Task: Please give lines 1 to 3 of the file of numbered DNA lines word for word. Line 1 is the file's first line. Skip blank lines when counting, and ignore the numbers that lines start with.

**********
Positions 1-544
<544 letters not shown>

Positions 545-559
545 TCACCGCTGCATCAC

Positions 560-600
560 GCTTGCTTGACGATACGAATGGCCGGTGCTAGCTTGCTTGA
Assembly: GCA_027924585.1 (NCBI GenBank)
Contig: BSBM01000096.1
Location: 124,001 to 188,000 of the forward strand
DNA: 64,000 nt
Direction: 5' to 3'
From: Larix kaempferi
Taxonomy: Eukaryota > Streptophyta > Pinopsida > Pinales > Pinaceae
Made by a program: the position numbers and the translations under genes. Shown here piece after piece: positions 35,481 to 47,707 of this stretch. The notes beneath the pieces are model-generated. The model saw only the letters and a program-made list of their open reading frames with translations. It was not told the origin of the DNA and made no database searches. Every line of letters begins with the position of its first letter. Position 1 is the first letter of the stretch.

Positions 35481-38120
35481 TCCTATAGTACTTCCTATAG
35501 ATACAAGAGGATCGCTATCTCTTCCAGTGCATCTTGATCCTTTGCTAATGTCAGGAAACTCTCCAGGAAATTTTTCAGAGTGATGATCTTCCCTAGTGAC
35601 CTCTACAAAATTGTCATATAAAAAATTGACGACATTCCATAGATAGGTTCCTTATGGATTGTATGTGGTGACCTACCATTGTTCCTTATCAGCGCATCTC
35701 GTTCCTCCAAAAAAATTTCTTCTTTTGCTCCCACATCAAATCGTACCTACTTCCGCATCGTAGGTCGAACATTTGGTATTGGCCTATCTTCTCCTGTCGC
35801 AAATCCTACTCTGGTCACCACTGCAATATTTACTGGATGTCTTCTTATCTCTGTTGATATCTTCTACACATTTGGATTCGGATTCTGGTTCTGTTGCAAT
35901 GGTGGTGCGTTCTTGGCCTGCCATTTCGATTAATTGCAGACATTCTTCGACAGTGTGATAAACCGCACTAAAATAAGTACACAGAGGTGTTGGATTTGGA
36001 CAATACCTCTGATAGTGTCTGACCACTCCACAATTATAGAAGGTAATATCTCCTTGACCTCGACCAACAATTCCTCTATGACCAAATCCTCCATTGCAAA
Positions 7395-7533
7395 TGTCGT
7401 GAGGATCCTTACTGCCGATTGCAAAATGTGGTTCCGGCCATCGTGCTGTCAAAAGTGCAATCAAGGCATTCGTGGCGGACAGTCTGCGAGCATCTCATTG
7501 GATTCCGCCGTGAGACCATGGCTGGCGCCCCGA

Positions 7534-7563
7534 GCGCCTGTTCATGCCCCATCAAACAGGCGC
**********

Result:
Positions 1-544
<544 letters not shown>

Positions 545-559